New Telegraph

Measles outbreak looms as 15 African nations delay vaccination drives

…16.6m children miss doses in 19 months

Fifteen African countries delayed measles immunisation drives last year as they dealt with the COVID-19 pandemic. While seven of these countries have now completed the campaigns, eight remain outstanding, posing a risk of major measles outbreaks, according to New Telegraphinvestigations. On the eve of the African Vaccination Week – the annual campaign for universal access to life-saving vaccines on the continent – new, early data shows that an estimated 16.6 million children in Africa missed planned supplemental measles vaccine doses between January 2020 and April 2021 and eight African countries reported major measles outbreaks that affected tens of thousands during the period. New Telegraph gathered that the outbreaks were largely due to low routine immunization coverage or delayed vaccination drives.

In addition, the quality of measles surveillance in Africa fell to the lowest level in seven years in 2020, with just 11 countries meeting their target. World Health Organization (WHO) Regional Director for Africa, Dr. Matshidiso Moeti, who explained the impact of the risk, said: “Recent outbreaks of measles, but also yellow fever, cholera and meningitis all point to worrying gaps in immunisation coverage and surveillance in Africa. “As we fight COVID-19, we cannot leave anyone dangerously exposed to preventable diseases. I urge all countries to double down on essential health services, including lifesaving vaccination campaigns.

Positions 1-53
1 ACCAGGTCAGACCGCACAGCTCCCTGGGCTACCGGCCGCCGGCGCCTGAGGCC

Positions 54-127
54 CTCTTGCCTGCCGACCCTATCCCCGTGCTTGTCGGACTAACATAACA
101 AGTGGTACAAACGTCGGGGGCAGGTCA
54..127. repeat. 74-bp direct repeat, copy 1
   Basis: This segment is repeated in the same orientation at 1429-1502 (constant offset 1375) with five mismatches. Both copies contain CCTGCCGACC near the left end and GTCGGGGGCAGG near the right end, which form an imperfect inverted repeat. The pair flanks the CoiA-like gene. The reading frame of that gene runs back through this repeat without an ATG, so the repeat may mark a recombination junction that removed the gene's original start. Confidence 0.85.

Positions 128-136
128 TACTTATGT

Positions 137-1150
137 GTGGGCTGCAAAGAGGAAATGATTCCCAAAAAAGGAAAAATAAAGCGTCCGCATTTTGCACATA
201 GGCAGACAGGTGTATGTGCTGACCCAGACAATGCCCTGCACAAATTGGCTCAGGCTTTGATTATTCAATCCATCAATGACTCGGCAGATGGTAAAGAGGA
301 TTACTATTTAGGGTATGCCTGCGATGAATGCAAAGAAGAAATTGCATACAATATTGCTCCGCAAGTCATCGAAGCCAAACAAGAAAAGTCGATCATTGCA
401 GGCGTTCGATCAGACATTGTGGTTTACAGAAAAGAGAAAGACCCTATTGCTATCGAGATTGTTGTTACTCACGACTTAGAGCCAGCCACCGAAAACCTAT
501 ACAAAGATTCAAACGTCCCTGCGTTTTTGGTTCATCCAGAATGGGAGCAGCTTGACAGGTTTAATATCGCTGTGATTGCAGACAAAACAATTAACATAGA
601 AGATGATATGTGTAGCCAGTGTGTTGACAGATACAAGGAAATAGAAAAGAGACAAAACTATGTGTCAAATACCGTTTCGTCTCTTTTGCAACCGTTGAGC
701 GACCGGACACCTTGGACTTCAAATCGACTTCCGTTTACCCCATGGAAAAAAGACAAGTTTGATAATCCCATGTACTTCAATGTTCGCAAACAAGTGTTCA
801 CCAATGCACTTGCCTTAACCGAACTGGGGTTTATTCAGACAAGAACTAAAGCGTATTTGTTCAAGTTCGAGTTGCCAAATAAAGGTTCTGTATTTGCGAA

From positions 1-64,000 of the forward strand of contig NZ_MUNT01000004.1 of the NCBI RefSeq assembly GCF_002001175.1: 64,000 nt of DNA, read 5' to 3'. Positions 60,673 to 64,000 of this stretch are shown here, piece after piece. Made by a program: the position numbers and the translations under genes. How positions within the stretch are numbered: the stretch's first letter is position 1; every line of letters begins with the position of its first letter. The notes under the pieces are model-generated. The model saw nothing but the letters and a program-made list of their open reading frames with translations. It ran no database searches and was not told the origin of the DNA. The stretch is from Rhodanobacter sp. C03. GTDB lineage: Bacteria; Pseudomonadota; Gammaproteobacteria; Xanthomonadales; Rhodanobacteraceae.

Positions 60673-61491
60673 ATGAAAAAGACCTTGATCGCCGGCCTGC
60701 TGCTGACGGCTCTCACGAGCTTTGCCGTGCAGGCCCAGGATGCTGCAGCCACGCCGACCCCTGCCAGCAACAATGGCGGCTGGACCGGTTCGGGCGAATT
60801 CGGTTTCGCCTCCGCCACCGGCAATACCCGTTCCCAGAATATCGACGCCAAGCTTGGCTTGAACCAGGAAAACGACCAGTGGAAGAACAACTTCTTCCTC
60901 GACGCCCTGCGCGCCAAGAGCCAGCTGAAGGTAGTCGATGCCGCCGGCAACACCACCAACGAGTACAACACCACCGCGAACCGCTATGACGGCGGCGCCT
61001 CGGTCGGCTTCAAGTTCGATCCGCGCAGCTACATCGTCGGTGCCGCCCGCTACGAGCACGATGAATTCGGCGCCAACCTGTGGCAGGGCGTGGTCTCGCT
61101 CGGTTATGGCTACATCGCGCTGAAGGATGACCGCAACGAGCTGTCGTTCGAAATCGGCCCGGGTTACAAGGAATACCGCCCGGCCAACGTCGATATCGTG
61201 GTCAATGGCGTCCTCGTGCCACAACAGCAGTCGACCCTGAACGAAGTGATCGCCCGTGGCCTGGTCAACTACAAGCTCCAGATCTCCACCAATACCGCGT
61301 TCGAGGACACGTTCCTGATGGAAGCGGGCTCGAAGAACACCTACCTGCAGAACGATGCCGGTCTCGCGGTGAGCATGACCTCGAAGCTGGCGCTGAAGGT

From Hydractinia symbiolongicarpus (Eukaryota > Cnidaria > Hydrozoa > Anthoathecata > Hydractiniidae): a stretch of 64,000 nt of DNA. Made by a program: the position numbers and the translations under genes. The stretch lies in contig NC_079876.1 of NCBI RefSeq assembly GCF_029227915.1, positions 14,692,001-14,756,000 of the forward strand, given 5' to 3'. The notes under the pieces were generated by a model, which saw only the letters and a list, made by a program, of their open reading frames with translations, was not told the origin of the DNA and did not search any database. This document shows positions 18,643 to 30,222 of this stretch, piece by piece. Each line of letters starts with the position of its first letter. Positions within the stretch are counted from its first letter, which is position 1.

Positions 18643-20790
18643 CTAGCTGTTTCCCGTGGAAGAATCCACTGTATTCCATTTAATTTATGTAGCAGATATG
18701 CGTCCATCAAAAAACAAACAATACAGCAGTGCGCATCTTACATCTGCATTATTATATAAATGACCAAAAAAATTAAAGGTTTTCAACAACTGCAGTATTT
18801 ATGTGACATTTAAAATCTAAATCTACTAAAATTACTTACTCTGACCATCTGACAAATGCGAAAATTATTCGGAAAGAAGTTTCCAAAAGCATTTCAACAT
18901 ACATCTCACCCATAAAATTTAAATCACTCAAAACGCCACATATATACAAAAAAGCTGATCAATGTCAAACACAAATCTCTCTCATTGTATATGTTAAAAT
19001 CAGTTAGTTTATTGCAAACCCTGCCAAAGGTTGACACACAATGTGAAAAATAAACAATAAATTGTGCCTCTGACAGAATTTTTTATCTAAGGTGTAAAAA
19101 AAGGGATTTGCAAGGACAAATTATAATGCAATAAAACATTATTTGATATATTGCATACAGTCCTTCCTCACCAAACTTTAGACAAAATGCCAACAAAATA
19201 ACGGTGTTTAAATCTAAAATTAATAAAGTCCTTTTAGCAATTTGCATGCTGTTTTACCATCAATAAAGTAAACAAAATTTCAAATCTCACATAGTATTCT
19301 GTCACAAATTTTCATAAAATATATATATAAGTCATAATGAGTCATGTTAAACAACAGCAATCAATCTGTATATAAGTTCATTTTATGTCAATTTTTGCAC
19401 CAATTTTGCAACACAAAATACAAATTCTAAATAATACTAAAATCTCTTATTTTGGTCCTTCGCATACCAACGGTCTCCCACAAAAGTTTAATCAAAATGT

“Measles is highly contagious; requiring at least 95 per cent immunisation coverage in the population to prevent outbreaks, yet coverage with the first dose of the measles-containing vaccine has stagnated at around 69 per cent in the WHO African Region since 2013. Only seven countries in the region achieved 95 per cent measles-containing vaccine coverage in 2019. The low measles coverage reflects a wider stagnation in routine immunization in Africa that, in some countries, has been exacerbated by the pandemic and related restrictions.

“Most diseases, including tetanus, diphtheria and yellow fever, require 90 per cent coverage in the population, yet rates in Africa remained stuck at around 70 per cent to 75 per cent over the last decade. “Around nine million children in the African region miss life-saving vaccines each year and one in five children remain unprotected from vaccine preventable diseases, which claim the lives of over 500, 000 children under five years in Africa every year.” Recall that despite challenges, Africa was declared wild polio-free in 2020. Vaccines are having a huge impact on diseases like cervical cancer, hepatitis and Ebola.

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